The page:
In this series, we have dealt with songs and records that were inspired by, or drawn from, animated cartoons, both short-subjects and features. This time, we’ll deal with the exact opposite situation–cartoons that owe their existence to already-exising records.
As Br’er Ehrbar can easily attest, the rise of the Children’s Record, in the years subsequent to the end of the Second World War, did not go un-noticed by record companies dwelling in the younger section of the market. Labels such as Capitol, M-G-M and Peter Pan, all marketed original children’s records–either single discs, or long-playing compilations–based on newly-released, and popular cartoon series.
So, why shouldn’t it work the other way around?
One of the first series to do this was Mel-O-Toons. Believed by some to have first appeared around 1958, many show up on public domain compilations, and on Social Media websites, with copyright dates of 1959 or 1960 on them. The soundtracks were often taken from existing children’s records, licensed from the original labels, such as RCA Records and Capitol Records. Even a ten-year-kid, such as myself, could recognize these as unusual productions. United Artists distributed them to television, 104 cartoons in this series were produced.
I can remember one station, KTLA (Channel 5) filling a weekday-morning show with these shorts, with the closing repeat of the Mel-O-Toons theme replaced by a nasal, adenoidal, announcer voice telling us “This cartoon has been selected for viewing by your Armed Forces Overseas”.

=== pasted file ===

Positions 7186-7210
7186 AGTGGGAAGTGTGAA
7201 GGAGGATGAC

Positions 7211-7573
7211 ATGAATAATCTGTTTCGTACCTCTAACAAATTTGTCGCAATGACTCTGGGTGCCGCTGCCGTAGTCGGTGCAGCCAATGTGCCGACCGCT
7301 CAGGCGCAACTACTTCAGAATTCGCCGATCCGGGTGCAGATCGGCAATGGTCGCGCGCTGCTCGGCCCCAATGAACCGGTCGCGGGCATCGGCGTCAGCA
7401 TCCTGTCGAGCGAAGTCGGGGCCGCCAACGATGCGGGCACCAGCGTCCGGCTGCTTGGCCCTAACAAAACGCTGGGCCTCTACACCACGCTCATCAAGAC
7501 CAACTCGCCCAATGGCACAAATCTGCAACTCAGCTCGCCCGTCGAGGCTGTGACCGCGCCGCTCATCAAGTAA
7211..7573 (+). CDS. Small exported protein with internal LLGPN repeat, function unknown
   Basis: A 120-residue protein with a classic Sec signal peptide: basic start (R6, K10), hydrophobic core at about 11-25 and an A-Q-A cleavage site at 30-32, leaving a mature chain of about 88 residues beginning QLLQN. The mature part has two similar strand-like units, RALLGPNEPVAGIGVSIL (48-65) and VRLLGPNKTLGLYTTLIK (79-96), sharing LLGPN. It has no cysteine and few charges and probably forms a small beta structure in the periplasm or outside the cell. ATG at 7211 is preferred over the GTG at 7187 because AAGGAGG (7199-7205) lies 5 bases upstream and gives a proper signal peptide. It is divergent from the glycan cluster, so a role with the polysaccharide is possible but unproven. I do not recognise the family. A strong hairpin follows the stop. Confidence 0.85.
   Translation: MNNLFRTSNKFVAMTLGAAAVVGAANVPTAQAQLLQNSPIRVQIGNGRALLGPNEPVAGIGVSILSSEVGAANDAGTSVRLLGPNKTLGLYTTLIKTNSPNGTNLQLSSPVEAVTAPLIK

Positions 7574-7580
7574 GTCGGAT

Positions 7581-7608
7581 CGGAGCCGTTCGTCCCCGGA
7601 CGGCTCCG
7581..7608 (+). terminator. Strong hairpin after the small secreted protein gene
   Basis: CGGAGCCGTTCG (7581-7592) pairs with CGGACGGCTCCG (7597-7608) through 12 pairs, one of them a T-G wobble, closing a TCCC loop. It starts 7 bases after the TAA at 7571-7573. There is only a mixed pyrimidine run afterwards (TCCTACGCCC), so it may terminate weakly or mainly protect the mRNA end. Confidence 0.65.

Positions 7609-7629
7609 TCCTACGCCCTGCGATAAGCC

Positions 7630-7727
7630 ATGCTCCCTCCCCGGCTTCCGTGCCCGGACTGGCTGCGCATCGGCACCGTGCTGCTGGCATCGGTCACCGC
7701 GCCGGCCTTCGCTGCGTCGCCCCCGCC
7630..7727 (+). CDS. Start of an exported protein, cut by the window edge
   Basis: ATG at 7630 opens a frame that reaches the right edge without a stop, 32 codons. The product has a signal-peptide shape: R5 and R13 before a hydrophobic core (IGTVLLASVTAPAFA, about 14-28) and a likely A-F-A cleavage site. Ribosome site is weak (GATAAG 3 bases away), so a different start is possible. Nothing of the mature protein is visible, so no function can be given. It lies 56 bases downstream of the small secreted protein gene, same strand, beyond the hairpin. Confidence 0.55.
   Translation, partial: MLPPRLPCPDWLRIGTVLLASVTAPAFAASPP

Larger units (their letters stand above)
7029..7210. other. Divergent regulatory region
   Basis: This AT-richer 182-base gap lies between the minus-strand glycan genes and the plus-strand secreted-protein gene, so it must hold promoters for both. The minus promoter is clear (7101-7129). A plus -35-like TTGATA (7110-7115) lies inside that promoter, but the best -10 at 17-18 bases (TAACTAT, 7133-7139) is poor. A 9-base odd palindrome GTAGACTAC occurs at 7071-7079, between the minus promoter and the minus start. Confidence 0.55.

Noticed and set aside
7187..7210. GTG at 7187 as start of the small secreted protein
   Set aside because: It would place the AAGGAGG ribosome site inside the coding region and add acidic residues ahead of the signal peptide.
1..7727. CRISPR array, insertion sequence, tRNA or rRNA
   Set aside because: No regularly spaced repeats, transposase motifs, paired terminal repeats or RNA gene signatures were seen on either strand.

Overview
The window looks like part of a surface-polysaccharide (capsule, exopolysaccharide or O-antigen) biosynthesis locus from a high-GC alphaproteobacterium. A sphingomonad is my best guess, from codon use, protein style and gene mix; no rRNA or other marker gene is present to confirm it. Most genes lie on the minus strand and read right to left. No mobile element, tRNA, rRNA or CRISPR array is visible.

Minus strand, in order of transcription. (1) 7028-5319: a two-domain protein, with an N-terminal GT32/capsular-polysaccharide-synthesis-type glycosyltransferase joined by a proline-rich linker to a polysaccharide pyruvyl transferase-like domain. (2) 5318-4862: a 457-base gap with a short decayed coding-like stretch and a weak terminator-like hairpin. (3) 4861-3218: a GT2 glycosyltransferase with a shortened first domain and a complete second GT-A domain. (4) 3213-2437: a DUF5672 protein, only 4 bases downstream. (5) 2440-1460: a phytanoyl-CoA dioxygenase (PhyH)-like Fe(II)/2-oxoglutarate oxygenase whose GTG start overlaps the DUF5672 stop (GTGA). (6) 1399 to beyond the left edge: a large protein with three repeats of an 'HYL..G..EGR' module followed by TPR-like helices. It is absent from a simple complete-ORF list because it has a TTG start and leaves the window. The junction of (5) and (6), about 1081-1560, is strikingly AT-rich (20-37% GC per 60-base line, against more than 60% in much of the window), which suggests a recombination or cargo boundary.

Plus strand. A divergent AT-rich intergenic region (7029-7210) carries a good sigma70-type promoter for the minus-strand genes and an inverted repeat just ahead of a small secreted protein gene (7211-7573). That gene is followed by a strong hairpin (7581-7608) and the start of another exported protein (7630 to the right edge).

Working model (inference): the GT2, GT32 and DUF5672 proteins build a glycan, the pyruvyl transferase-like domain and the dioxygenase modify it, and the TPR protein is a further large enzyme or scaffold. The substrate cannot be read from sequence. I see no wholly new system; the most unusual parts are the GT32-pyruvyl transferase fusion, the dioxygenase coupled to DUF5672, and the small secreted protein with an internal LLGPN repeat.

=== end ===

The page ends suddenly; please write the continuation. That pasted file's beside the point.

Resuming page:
Another series of made-for-television cartoons which would have had is origins on a record was “The Nutty Squirrrels”. This had been heard during the Yuletide season of 1959 on a recording “Uh-Oh”, in two parts on a Hanover 45rpm disc. I do not remember seeing any of these cartoons on local television. Don Yowp wrote a definitive history of these characters on his Tralfaz blog.
1961 also saw the appearance of The Alvin Show. These catoons, inspired by the ongoing series of records issued as by “The Chipmunks”, is fondly-remembered by the generation who saw it in first-run on network prime time – or later daytime reruns. Mark Arnold has just written a hefty book on this subject.
This same year also saw a theatrical cartoon inspired by an already-known phonograph record, Abner The Baseball, a Paramount release, double the length of the usual Paramount time-fillers, based on a 1957 release by Eddie Lawrence.
Lawrence had come to the attention of Coral Records in 1954, with “Old, Old Vienna”, a long comedy sketch that occupied both sides of a single record. But an even-more-successful routine scored a Top Ten hit when “The Old Philosoper” was released in 1956. Lawrence could do just about anything he wanted on Coral records. And, in he sring of 1957, he put out a doubl-header of a disc, “Abner he Baseball” (parts One and Two) on Coral 61831(78 rpn) and Coral 961831 (45). For any fan of the National Pastime, this record was a charmer. It tells a baseball story– albeit from a unique point of view: that of the baseball itself.
Few changes are made in the text itself–allowing for the changes that had driven Major League Baseball to expand the number of teams in each league by 1961. And it is easy to see that a good deal of love went into this cartoon. The Paramount cartoonists were also fans, and often went to Yankee stadium — of course in earlier years, The Polo Grounds or Ebbets Field in Brooklyn — for an afternoons release from the stresses of their day jobs.
Eddie Lawrence was aleady working a Paramount Cartoons, reinforcing the “New Yawk vibe” that had marked their shorts since the days when Max Fleischer ran the studio. Listening to genuine broadcasts of Yankees games of the period–as can be done on YouTube–gives you the same feeling for the way Baseball was played in New York – and the baseball slang that has evolved since that time.